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Homework Help: Torque on a pulley with a mass

  1. Sep 25, 2012 #1
    If there is a load of say, mass =m Kg which is being raised on the end of a light inextensible rope by means of a winch.

    see attachment.

    the pulley of the winch has a radium x meters and is lets say that it is frictionless.
    the acceleration of the load is a ms^-2

    can someone tell me how would i calculate the Torque / moment on the pulley ?
    i know that torque = Force * Displacement

    here is what i think shud be the correct equation :

    net force =N = T - mg

    N[x]= Torque

    But the equation in my notes says otherwise :

    let K = the torque applied by the winch (the torque driving the pulley)

    Torque on the pulley = K - (x)(T)

    which one is correct and why ?

    Attached Files:

  2. jcsd
  3. Sep 25, 2012 #2
    The Force here is the force applied on the pulley. From the figure you shared, what is the force on the pulley?
  4. Sep 25, 2012 #3

    i stated the Torque instead, and u have the radius (where the force is acting tangential)

    the force on the pulley which causes it to rotate CLOCKwise = K/x
  5. Sep 25, 2012 #4
    Where's K in your drawing?

    my guess is that you mean K is some other given torque.
    It should be in your drawing.

    Torque depends on 2 things. The force and the lever arm.
    so you need to keep track of what you're torque-ing
    about. in this case the natural origin is the center of
    the pulley.

    Torques add up - just keep track of the sign. say we pick clockwise
    as positive. and calculate torque (on the pulley) about the pivot

    then the net torque is the sum of
    torque due to K - which is just K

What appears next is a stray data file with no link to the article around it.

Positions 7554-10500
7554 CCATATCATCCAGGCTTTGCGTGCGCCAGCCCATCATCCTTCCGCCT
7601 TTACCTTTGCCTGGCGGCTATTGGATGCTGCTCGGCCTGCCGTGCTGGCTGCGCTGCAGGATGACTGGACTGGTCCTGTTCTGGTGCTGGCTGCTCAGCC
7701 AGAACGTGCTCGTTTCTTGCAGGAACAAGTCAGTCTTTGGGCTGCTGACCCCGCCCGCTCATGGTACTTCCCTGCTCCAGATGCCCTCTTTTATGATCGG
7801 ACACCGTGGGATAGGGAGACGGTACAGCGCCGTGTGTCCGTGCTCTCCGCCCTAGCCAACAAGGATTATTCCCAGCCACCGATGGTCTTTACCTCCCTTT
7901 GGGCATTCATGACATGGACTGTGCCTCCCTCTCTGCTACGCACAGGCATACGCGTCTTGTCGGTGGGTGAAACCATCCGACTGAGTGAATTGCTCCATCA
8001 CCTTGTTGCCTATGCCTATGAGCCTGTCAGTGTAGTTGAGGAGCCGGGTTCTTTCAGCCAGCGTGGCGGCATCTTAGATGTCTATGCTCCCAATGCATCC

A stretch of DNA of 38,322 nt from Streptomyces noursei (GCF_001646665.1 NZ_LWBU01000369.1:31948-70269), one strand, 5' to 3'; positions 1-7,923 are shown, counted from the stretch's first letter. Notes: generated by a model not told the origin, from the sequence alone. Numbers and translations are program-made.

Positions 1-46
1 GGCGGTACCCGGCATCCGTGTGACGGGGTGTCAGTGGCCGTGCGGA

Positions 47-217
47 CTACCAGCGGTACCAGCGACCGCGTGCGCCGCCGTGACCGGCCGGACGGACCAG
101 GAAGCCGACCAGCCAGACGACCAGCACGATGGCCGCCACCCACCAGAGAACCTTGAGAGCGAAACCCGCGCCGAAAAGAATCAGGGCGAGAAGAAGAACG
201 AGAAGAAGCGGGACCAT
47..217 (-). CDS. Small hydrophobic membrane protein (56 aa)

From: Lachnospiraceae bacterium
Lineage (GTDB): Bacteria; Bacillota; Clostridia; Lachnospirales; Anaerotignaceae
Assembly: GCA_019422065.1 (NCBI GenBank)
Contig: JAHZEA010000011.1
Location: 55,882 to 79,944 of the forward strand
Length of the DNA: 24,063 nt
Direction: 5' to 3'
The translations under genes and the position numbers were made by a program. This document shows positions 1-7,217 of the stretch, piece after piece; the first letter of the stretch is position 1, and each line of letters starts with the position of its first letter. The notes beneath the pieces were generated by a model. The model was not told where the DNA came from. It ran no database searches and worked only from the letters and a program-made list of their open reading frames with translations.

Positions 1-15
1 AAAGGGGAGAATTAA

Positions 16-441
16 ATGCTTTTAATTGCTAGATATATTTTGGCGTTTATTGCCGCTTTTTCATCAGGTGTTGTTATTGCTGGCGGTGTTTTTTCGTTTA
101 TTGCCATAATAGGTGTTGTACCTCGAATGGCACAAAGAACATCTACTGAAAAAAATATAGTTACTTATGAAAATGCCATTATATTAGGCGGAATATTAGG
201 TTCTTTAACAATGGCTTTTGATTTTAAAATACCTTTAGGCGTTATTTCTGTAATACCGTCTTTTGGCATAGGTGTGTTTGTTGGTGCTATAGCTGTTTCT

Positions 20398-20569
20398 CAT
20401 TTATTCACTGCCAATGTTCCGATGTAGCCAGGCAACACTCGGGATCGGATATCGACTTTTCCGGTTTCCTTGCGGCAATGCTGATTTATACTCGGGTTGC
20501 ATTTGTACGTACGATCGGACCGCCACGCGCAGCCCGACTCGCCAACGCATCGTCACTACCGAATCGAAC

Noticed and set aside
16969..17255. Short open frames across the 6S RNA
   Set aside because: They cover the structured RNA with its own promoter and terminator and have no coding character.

torque due to m_pulley g - which is 0 (since the lever arm is 0)
    torque due to T - which is -xT (x is lever arm , and minus sign is down)
    so net torque is τ=K - xT

    also the word is should not shud, it hurts my eyes to see the latter.
  6. Sep 25, 2012 #5
    I dont understand this point .

    Would you please explain it in more detail ? :confused:
  7. Sep 25, 2012 #6
    Firstly, as qbert points out, we don't see 'K' in the image, so I cannot comment on it.

    Secondly, my question exactly was "From the figure you shared, what is the force on the pulley?". The figure serves as a free body diagram of the pulley, so the force on the pulley is: T, the tension acting on the rim, downwards.

    Now you can use your equation: torque = Force * Displacement

    To calculate the tension force: Since you know the acceleration of the block and its mass, you can calculate the tension force. This tension force is the same as the one acting at the rim of the pulley.
  8. Sep 26, 2012 #7

    Why is that ?

    i dont understand the free body diagram.

    Why is TENSION of the string (applied on the pulley cuz the string is in contact with the pulley) causeing the Torque, why is weight not causing the torque ?
  9. Sep 26, 2012 #8
    I see no pulley in your picture. It looks to me like a simple hoist drum lifting a load.

    If you add a frictionless Lilly to the rigging then the torque on it is zero. That is the whole point of putting good bearings in a pulley.
  10. Sep 26, 2012 #9
    Because the weight itself is not directly attached or connected to the pulley.

    The string tension is transferred to the pulley due to friction. If there were no friction, the string would slide over the pulley and produce no torque.
  11. Sep 26, 2012 #10
    Because we are calculating torque about the center of mass of the pulley and weight of the pulley is acting at the center of mass.

    There is no torque at a point due to a force at the same point. Do you know why?

    EDIT: Above post answers why weight of the block is not causing torque, this post answers why weight of pulley isn't causing torque.
  12. Sep 26, 2012 #11
    Because the weight of the pulley acts downwards passing through the axis of rotation, thus the Torque = W*r

    W = weight of pulley
    r= zero
  13. Sep 26, 2012 #12
    Right, so weight is not causing the torque. Tension is applied at the rim of the pulley, it's not passing through the axis of rotation, so it does have a torque.
  14. Sep 27, 2012 #13
    Another related problem for me [here]
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